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Biol Trace Elem Res. 2002 Dec;89(3):251-61.

Silicon deprivation decreases collagen formation in wounds and bone, and ornithine transaminase enzyme activity in liver.

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1
University of Wisconsin-Stout, Menomonie, WI, USA.

Abstract

We have shown that silicon (Si) deprivation decreases the collagen concentration in bone of 9-wk-old rats. Finding that Si deprivation also affects collagen at different stages in bone development, collagen-forming enzymes, or collagen deposition in other tissues would have implications that Si is important for both wound healing and bone formation. Therefore, 42 rats in experiment 1 and 24 rats in experiment 2 were fed a basal diet containing 2 or 2.6 microg Si/g, respectively, based on ground corn and casein, and supplemented with either 0 or 10 microg Si/g as sodium metasilicate. At 3 wk, the femur was removed from 18 of the 42 rats in experiment 1 for hydroxyproline analysis. A polyvinyl sponge was implanted beneath the skin of the upper back of each of the 24 remaining rats. Sixteen hours before termination and 2 wk after the sponge had been implanted, each rat was given an oral dose of 14C-proline (1.8 microCi/100 g body wt). The total amount of hydroxyproline was significantly lower in the tibia and sponges taken from Si-deficient animals than Si-supplemented rats. The disintegrations per minute of 14C-proline were significantly higher in sponge extracts from Si- deficient rats than Si-supplemented rats. Additional evidence of aberrations in proline metabolism with Si deprivation was that liver ornithine aminotransferase was significantly decreased in Si-deprived animals in experiment 2. Findings of an increased accumulation of 14C-proline and decreased total hydroxyproline in implanted sponges and decreased activity of a key enzyme in proline synthesis (liver ornithine aminotransferase) in Si-deprived animals indicates an aberration in the formation of collagen from proline in sites other than bone that is corrected by Si. This suggests that Si is a nutrient of concern in wound healing as well as bone formation.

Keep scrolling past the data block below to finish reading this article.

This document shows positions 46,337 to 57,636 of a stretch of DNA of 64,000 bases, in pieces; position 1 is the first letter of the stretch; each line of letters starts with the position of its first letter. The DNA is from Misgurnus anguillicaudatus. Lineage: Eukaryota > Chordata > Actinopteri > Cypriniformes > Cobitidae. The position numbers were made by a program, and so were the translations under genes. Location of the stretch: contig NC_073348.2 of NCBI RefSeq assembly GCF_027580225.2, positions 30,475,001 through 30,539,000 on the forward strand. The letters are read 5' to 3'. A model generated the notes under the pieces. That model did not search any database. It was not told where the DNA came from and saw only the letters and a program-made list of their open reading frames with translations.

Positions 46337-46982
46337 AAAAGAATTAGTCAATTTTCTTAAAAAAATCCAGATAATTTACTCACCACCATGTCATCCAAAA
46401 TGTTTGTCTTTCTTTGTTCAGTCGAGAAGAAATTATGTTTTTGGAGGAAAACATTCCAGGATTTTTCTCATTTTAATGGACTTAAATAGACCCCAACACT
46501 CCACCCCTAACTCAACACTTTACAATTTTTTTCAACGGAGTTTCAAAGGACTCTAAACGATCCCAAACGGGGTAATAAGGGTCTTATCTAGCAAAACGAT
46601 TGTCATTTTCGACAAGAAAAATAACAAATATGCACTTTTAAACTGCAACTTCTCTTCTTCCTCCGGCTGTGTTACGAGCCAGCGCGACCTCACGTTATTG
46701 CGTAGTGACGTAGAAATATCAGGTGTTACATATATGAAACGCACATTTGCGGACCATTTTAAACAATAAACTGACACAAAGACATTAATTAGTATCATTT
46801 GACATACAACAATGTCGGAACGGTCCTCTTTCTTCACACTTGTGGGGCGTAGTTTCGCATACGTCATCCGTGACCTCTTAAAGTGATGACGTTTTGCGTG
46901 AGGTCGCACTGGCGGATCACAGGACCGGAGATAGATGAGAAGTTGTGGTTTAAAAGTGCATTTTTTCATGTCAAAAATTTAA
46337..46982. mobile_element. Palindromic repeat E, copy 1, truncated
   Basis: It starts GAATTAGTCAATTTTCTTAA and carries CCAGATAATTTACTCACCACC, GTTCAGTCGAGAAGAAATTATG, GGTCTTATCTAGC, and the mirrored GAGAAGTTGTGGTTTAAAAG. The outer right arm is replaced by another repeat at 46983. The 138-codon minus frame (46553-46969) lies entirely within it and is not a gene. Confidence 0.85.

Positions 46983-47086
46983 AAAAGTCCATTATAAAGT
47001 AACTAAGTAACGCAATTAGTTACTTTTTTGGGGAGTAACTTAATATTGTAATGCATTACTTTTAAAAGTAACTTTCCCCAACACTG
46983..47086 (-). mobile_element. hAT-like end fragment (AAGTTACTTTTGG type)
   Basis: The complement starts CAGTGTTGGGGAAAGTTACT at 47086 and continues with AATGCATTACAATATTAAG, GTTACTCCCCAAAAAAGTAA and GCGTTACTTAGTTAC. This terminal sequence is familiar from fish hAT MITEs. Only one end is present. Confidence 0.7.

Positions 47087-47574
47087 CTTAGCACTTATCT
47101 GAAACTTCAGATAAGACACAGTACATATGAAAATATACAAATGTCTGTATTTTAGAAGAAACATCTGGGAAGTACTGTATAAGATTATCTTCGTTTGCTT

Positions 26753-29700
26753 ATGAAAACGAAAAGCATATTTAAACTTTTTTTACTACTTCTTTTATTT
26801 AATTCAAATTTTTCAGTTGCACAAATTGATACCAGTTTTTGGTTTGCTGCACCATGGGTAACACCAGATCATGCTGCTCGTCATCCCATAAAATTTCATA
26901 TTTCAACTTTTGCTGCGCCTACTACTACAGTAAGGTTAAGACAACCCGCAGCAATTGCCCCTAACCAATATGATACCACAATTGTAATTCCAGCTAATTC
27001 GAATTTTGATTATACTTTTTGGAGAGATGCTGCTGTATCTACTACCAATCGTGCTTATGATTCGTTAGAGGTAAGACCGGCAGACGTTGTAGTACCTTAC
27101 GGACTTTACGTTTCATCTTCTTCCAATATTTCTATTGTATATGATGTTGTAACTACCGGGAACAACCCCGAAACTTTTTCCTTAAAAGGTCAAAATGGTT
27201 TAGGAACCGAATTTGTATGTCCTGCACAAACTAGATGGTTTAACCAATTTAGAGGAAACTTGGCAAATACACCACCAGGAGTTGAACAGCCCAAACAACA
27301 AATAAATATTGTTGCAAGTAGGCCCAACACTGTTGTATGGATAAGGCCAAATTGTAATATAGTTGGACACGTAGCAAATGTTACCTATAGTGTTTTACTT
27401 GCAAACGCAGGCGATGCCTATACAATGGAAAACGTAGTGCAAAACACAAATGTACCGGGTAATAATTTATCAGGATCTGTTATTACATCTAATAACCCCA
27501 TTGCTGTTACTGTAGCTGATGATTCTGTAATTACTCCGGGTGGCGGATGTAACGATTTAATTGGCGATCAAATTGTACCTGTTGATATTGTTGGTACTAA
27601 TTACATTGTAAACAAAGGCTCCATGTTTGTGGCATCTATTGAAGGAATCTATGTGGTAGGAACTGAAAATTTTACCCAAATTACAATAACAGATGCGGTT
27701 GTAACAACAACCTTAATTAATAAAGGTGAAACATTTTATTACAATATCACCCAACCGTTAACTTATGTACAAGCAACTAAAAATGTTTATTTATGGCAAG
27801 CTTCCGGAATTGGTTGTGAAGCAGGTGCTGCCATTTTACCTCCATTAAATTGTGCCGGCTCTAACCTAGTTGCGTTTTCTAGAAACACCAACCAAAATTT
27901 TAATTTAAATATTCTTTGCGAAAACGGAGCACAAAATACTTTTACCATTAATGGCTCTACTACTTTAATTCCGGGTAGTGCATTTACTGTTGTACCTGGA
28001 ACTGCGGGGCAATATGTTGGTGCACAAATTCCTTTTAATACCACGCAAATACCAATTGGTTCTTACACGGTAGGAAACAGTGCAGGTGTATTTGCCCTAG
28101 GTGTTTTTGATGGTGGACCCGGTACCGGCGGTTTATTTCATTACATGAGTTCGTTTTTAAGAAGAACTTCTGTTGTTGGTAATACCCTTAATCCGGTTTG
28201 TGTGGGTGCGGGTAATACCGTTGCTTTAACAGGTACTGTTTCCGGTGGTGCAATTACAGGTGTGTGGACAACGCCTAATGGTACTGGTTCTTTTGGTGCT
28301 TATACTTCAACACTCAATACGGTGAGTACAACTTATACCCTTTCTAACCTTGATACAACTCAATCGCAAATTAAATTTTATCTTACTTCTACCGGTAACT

PMID:
12462748
[Indexed for MEDLINE]

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